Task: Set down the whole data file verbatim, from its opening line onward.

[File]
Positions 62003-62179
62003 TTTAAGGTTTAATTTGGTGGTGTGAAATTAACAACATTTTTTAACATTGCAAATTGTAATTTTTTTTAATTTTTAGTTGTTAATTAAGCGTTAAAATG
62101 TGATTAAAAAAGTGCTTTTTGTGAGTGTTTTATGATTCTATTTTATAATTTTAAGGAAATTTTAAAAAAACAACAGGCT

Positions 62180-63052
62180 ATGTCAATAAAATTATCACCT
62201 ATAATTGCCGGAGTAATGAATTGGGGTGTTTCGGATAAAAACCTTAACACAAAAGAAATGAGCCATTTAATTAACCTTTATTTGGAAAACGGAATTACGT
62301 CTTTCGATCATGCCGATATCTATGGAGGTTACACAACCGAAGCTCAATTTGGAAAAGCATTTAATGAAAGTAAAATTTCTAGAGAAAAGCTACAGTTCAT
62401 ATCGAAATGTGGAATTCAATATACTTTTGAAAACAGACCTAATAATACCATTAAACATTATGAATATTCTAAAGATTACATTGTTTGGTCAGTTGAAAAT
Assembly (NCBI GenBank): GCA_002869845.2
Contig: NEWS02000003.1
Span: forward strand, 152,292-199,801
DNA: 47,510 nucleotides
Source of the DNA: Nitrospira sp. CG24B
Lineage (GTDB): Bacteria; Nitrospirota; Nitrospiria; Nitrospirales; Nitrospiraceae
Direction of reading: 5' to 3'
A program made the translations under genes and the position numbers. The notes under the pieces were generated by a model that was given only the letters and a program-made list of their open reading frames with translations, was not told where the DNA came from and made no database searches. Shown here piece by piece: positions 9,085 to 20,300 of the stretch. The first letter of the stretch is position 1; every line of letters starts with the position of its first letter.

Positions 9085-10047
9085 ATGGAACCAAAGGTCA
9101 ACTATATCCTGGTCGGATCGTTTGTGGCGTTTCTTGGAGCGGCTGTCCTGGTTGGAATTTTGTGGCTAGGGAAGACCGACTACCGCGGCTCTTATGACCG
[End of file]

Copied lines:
Positions 62003-62179
62003 TTTAAGGTTTAATTTGGTGGTGTGAAATTAACAACATTTTTTAACATTGCAAATTGTAATTTTTTTTAATTTTTAGTTGTTAATTAAGCGTTAAAATG
62101 TGATTAAAAAAGTGCTTTTTGTGAGTGTTTTATGATTCTATTTTATAATTTTAAGGAAATTTTAAAAAAACAACAGGCT

Positions 62180-63052
62180 ATGTCAATAAAATTATCACCT
62201 ATAATTGCCGGAGTAATGAATTGGGGTGTTTCGGATAAAAACCTTAACACAAAAGAAATGAGCCATTTAATTAACCTTTATTTGGAAAACGGAATTACGT
62301 CTTTCGATCATGCCGATATCTATGGAGGTTACACAACCGAAGCTCAATTTGGAAAAGCATTTAATGAAAGTAAAATTTCTAGAGAAAAGCTACAGTTCAT
62401 ATCGAAATGTGGAATTCAATATACTTTTGAAAACAGACCTAATAATACCATTAAACATTATGAATATTCTAAAGATTACATTGTTTGGTCAGTTGAAAAT
Assembly (NCBI GenBank): GCA_002869845.2
Contig: NEWS02000003.1
Span: forward strand, 152,292-199,801
DNA: 47,510 nucleotides
Source of the DNA: Nitrospira sp. CG24B
Lineage (GTDB): Bacteria; Nitrospirota; Nitrospiria; Nitrospirales; Nitrospiraceae
Direction of reading: 5' to 3'
A program made the translations under genes and the position numbers. The notes under the pieces were generated by a model that was given only the letters and a program-made list of their open reading frames with translations, was not told where the DNA came from and made no database searches. Shown here piece by piece: positions 9,085 to 20,300 of the stretch. The first letter of the stretch is position 1; every line of letters starts with the position of its first letter.

Positions 9085-10047
9085 ATGGAACCAAAGGTCA
9101 ACTATATCCTGGTCGGATCGTTTGTGGCGTTTCTTGGAGCGGCTGTCCTGGTTGGAATTTTGTGGCTAGGGAAGACCGACTACCGCGGCTCTTATGACCG